He pushes his long stick into the ground so he can free up a hand to adjust the blanket wrapped around his shoulders. Even in spring, the morning temperature stays in the single digits. Pointing to the scrappy cattle pulling his plough, he says: “Without the rain there will be a lot of meat in October.” The herbivore’s rib cage protrudes from under a patchy brown hide. There is little nutrition left in the local grass.
For the cattle, water is less of a problem. A tap further down from the village’s reservoir pumps water into a cement trough. Sheep, donkeys, cattle and horses shuffle each other along so they can drink. Their largesse makes a muddy pool around the trough, which trickles water into a sliver of a stream. This makes its way down a nearly dry watercourse to the dam.
Standing next to where one of these streams used to drop down the 140m to the dam, Terrence Moshoeshoe jabs his well-honed knife into the crusty grey earth.
“They are releasing too much [water from the dam].” The water level, he says, was a third of a metre higher yesterday. Lesotho has to keep releasing water to stave off a full-blown disaster in Gauteng, Mpumalanga and the Free State. Katse supplies the Vaal Dam in Gauteng (but it’s only 30% full). Emergency water releases have sent water flowing the other way, to the Eastern Cape.
These releases have resulted in Katse Dam being at its lowest-ever level – 52%. A strip of recently exposed white rock runs along the dam’s winding cliff face. The water should be 26m above the point where Moshoeshoe is standing.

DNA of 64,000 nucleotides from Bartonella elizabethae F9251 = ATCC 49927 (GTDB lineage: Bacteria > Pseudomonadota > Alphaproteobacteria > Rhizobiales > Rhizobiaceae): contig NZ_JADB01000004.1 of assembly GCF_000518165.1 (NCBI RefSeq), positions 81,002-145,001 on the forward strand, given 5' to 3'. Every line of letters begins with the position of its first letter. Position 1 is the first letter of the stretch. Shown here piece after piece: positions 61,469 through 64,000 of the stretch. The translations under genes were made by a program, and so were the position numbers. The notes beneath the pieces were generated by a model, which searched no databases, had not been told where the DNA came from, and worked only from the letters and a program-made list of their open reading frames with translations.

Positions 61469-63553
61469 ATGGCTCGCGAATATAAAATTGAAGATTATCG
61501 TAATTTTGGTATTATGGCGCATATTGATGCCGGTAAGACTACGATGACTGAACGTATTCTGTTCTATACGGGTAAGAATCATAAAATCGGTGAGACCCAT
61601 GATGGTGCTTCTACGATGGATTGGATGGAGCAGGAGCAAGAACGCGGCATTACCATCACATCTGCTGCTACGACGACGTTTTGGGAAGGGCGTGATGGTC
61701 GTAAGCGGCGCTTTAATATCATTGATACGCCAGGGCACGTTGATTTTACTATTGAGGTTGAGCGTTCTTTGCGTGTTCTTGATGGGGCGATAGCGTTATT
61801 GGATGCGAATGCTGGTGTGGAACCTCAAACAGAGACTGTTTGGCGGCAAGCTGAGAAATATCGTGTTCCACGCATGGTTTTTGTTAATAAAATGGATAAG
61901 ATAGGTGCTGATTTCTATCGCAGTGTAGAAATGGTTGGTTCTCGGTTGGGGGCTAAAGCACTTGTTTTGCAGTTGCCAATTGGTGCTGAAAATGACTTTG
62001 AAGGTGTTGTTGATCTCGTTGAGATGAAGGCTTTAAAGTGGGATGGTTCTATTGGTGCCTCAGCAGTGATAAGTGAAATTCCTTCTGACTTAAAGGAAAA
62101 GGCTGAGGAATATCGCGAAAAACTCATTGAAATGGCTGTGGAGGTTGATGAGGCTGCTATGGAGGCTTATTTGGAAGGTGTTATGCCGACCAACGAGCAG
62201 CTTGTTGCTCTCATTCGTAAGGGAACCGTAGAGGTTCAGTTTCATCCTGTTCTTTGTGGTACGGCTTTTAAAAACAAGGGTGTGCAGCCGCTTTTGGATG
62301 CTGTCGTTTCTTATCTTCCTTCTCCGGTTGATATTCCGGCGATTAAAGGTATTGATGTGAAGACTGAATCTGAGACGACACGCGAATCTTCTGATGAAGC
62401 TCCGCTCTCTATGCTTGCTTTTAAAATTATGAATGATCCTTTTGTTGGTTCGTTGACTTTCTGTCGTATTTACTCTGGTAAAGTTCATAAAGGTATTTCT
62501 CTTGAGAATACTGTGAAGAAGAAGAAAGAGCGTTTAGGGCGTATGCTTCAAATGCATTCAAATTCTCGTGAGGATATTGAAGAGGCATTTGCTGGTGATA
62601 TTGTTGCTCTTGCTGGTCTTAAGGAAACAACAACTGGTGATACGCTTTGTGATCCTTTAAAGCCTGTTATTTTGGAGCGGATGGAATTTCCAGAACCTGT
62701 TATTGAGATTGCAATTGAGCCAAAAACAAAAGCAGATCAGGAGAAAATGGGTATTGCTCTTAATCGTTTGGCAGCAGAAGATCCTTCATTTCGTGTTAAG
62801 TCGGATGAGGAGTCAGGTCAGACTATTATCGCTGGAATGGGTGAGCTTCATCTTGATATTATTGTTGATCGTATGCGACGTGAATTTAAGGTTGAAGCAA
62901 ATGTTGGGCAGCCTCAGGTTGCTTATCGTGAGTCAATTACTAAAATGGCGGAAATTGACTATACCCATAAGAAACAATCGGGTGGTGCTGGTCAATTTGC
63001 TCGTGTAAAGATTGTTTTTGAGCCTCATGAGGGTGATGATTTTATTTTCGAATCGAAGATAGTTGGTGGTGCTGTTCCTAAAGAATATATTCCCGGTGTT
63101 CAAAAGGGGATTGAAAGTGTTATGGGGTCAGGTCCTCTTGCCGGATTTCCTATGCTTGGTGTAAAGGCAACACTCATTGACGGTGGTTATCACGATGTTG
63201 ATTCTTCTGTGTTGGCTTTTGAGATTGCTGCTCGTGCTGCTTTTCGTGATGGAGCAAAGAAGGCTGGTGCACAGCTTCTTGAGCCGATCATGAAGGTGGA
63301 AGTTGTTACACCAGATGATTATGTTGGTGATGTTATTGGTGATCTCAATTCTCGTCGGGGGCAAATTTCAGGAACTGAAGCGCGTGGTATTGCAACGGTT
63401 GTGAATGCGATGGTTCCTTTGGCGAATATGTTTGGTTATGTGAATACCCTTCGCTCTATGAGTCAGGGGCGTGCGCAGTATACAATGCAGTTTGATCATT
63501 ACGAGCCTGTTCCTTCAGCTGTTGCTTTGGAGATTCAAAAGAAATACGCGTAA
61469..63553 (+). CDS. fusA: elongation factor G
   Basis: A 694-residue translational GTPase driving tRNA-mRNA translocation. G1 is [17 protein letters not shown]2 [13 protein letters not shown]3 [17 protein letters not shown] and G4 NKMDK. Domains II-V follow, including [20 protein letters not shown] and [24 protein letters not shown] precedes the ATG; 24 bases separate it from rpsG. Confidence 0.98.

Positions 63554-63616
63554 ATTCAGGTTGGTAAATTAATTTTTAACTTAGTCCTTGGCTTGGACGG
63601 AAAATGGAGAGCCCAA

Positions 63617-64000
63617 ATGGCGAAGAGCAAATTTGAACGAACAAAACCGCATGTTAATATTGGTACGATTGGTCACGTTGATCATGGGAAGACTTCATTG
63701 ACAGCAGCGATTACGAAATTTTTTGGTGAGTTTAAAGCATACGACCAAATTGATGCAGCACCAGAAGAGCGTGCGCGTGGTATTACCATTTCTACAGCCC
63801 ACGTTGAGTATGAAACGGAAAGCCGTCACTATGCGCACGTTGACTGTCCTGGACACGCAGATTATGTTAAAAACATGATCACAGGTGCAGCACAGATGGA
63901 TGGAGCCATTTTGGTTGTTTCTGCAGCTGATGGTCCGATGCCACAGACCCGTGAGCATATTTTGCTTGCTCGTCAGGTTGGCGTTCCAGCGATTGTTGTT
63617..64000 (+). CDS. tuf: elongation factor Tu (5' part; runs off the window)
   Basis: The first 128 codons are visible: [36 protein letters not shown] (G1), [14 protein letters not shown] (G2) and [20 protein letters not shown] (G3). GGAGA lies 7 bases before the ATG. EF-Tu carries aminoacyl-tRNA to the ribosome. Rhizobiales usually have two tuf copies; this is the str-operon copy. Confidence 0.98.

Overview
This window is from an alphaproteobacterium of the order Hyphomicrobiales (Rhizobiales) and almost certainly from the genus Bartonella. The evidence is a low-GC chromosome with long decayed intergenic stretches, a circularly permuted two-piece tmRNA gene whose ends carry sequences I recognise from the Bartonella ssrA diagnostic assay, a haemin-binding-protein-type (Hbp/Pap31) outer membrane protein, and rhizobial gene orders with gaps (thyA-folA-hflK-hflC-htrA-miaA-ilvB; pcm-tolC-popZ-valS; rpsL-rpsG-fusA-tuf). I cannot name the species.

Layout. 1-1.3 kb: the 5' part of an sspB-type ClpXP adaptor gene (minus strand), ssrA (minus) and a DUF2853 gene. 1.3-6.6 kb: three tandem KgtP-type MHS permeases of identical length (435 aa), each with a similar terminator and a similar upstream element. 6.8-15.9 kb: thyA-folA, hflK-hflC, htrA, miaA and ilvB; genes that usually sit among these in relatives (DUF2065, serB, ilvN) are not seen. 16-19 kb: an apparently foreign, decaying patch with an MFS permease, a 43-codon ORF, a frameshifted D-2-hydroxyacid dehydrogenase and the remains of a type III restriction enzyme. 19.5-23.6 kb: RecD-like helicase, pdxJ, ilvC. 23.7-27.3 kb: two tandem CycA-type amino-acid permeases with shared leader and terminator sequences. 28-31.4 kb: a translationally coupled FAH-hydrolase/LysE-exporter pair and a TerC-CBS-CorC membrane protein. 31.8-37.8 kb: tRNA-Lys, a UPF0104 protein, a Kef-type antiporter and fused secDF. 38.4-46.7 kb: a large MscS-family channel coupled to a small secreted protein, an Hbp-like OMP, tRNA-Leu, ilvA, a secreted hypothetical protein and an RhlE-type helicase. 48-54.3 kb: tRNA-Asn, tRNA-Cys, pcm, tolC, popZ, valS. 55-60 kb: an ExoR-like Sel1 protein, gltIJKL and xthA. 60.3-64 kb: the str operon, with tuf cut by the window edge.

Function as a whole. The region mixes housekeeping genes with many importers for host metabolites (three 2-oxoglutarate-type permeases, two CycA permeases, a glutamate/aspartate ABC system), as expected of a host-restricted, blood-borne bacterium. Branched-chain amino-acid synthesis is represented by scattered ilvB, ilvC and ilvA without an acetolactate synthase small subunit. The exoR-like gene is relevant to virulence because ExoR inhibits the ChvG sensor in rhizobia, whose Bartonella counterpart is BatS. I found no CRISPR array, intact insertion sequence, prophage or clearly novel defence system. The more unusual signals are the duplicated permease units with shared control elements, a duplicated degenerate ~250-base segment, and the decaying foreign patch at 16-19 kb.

“People on that side [South Africa] don’t appreciate what they are taking from us,” he says. Like others in the village, he sees the dam as a form of South African colonialism – a project put here to help that country at the expense of locals. “It is our resource. Where is our benefit?” Moshoeshoe asks.
A new dam is planned to supplement Katse, in the second of five phases to develop Lesotho into a full-blown water resource for the whole region. Some water will also go to Botswana and Namibia.
But this expansion has been delayed for at least two years. An official working at the dam shakes his head and says: “Ministers always want their money,” when unofficially queried about the delay. That’s a reference to reports that South Africa’s water minister, Nomvula Mokonyane, has delayed the project because she wants to appoint her own contractors. She denies the claims.
The delay could be disastrous for Gauteng. The province’s water projections show that demand will exceed supply by 2020 – when the dam should have been finished. This is if there isn’t another drought.
A recent World Bank report, Lesotho Water Security and Climate Change Assessment, warned: “Delays in implementing the project could undermine water security in South Africa and limit the economic growth benefits that accrue to Lesotho.” It also leaves the 11 000 people that will be directly and indirectly employed by the project in limbo.
With precious little industry around Katse – the only big employers are the dam and local trout farms – this sort of delay means people do not have an income. In times of drought, an income is the only way people can get food. Some 20 villagers from Katse used to do a two-day hike over the mountains to Ficksburg in South Africa to work in the mines. But a downturn in that industry means only four men in the village still work at mines and send money home. Jobs outside Lesotho used to make up 20% of its gross domestic product.
It has to rain in Lesotho’s highlands. The seeds are in the ground. If the country’s most valuable natural resource doesn’t start falling from the sky, the World Food Programme warns that 700 000 people will need food assistance through to April next year. South Africa and Botswana will also run dry, as the water level at Katse Dam continues to drop.
This article was produced with Climate Home, using funding from the Climate and Development Knowledge Network